Finding out what experiences a writer has been through is sometimes only evident from what they have published. This is not a bad indicator at all. An author with a string of titles out, with a good history of sales, probably has the benefit and weight of consequence behind their information and guidance. Someone whose only testimonial is more dubious advice must be treated with the same suspicion as a door-to-door salesman peddling a product with no reputation.

When an author has the weight of experience and the output to prove it, it's usually visible, and easy to find. Either their own website, or a quick visit to your favourite online bookstore, will confirm backing for that guidance. Even a rapid search will disclose whether the advice is worth following.

It is extremely easy to read up and regurgitate so-called information and advice - let's not be taken in by the ones who have honed this to a fine art: giving advice to follow a career path, a plan of action or a series of steps they have never taken themselves.

What do you think of information and guidance for writers you have found on the web or elsewhere? Was it backed by real experience?
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Friday, July 22, 2011

4 reasons to try another genre

Readers - and authors - generally find a genre that fascinates them, and stick to it. At least for a while. You get mystery buffs, romance lovers, history gurus, and biography buyers. There are also thriller nuts, and fantasy fiction freaks.

Today I suggest readers - and authors! - live dangerously and try another genre. Here are the reasons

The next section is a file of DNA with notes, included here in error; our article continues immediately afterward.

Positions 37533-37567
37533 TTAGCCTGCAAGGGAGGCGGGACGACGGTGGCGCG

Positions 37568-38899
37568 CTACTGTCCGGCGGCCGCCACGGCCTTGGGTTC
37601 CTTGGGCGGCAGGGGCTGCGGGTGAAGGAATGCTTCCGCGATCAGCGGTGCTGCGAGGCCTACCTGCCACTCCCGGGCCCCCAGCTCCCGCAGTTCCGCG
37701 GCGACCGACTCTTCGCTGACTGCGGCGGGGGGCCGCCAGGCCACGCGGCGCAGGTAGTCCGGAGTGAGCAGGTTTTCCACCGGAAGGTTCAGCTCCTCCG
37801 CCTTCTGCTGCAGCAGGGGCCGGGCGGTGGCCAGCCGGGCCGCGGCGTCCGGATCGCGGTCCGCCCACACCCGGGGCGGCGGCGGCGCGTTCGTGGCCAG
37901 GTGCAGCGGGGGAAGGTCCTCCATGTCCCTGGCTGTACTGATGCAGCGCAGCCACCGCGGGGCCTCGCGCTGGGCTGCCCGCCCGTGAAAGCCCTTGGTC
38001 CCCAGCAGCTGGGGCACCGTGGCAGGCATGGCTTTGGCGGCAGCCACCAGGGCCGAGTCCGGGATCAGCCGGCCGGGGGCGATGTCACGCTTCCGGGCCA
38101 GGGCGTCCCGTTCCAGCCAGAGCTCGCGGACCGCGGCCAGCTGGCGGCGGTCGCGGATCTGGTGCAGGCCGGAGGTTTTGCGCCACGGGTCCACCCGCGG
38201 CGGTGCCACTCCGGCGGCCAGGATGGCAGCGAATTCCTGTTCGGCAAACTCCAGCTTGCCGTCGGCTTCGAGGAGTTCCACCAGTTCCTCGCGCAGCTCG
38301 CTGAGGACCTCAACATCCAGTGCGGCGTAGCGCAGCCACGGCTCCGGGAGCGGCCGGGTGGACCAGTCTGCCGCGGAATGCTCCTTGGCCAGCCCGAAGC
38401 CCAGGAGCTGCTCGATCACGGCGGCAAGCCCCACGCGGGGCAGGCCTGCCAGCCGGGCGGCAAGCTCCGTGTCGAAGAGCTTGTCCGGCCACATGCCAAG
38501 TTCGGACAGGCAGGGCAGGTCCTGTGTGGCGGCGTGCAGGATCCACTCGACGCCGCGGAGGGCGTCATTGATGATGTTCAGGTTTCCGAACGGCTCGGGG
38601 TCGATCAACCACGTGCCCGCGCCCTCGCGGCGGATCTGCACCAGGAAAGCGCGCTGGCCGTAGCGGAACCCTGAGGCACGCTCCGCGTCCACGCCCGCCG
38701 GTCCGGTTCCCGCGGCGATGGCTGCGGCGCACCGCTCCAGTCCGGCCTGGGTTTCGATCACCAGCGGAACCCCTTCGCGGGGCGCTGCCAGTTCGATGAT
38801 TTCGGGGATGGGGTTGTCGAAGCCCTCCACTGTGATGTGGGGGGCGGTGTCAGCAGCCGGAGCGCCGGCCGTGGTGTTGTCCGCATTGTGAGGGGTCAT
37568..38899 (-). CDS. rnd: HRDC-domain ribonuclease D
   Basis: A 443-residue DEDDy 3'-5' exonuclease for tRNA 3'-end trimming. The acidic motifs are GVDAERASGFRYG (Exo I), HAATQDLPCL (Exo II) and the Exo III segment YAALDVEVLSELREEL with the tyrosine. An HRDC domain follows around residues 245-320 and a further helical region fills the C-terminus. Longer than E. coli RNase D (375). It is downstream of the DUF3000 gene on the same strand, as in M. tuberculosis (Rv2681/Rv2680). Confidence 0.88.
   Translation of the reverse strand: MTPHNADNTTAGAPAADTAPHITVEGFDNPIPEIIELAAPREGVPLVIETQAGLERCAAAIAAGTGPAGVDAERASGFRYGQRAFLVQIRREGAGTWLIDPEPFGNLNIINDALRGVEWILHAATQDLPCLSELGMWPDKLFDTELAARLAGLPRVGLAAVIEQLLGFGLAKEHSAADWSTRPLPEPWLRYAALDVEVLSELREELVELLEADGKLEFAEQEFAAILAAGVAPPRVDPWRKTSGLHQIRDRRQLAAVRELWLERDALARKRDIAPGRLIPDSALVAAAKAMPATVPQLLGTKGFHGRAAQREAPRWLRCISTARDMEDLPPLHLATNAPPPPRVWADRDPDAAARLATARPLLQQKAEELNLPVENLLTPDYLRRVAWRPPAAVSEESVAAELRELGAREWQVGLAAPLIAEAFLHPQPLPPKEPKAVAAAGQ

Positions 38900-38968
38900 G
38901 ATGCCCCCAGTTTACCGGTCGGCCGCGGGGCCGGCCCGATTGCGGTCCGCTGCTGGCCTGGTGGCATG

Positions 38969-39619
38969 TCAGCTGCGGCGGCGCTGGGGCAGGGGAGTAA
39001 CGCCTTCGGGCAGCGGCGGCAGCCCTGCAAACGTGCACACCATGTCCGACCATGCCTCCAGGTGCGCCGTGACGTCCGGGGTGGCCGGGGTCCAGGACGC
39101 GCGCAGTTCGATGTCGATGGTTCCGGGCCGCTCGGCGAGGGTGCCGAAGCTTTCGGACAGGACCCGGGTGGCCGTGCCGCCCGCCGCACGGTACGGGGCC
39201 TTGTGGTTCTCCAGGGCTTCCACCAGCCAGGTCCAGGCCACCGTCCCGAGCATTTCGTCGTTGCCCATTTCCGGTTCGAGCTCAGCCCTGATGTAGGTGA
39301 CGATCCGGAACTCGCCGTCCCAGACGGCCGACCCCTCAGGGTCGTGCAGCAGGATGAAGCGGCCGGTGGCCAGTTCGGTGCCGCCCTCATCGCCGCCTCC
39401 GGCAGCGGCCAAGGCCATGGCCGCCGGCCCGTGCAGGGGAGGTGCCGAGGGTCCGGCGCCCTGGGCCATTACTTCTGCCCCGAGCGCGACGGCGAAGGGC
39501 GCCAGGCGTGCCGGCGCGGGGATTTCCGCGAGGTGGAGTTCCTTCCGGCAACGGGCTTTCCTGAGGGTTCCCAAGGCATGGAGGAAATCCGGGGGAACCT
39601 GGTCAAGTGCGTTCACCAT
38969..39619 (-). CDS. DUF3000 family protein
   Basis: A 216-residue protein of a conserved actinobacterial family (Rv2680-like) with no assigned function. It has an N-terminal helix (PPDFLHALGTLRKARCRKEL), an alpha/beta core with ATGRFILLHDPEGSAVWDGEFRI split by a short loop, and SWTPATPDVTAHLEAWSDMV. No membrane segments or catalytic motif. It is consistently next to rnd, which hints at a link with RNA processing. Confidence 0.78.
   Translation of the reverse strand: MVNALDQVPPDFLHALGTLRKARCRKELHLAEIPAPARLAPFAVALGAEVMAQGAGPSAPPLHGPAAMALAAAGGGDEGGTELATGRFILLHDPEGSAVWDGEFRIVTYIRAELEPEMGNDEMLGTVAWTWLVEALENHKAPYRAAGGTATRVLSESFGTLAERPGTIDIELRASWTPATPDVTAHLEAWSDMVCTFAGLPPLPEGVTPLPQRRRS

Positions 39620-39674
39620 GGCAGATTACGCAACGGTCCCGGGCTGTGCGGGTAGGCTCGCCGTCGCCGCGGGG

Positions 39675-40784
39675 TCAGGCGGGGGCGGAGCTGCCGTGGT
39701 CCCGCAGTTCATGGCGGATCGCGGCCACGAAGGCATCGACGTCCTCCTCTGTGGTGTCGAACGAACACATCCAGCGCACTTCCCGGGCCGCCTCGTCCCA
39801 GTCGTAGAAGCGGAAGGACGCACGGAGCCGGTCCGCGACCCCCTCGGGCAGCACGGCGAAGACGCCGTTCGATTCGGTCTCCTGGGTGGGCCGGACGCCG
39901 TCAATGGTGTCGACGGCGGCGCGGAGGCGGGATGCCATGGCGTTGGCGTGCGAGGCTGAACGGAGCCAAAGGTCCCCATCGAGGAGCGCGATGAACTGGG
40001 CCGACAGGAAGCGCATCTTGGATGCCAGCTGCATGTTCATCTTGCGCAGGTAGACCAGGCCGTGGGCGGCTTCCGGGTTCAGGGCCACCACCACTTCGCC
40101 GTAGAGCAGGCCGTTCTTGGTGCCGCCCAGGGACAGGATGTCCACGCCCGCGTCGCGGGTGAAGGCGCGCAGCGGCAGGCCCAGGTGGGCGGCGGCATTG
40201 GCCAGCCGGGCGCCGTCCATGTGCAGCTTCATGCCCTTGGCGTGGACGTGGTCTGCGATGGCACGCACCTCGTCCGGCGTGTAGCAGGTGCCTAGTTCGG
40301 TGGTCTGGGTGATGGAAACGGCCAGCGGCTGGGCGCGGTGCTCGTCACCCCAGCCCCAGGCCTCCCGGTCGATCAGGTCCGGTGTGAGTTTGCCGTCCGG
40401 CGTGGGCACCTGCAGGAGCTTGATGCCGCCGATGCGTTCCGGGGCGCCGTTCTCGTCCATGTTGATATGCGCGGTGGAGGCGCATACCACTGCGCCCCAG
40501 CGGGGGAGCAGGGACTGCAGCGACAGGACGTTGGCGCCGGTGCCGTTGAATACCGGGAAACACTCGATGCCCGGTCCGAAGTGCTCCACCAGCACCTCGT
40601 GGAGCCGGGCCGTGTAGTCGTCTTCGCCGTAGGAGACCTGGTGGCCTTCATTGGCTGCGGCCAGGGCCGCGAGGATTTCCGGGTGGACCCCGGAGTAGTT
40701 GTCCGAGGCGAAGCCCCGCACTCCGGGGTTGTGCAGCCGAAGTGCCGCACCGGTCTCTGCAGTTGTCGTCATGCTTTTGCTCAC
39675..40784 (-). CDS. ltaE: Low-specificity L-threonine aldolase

One: Taking on a romance rather than a thriller for your next read might sound a little risky. There will be no car chases, extortion, blood or guts. You might find, as a reader, that there is a facet to this different genre you did not suspect existed. The characters are sketched differently. The background, perhaps, is given a different kind of slant. Authors might find themselves engrossed with the emotional life of their characters, and the importance of nuance.

Novels in a Polish bookstoreImage via WikipediaTwo: Another genre might make you seem more interesting to the family, or the crowd you hang with. If they peep over your shoulder at the content of your Kindle, or see a different kind of paperback sticking out of your handbag, you might suddenly seem to have another string to your bow. Interesting - you might find your friends look at you in a different way all of a sudden. Unpredictability makes people fascinating. 'I never knew you were interested in politics.' A conversation is struck up, and you have a new friend, with a new interest.

Three: Genre jumping as an author might give you a whole new market to exploit. As a science fiction writer, the niche of cosy mysteries is a closed box and itself a conundrum... why not give it a whirl? The following you gather might be tempted to jump genre themselves, and try your sci-fi titles. Iain Banks has done it, and so has Tess Gerritsen. It takes nerve, and a willing agent or publisher, but there too the trend is now favourable, and stranger things have happened.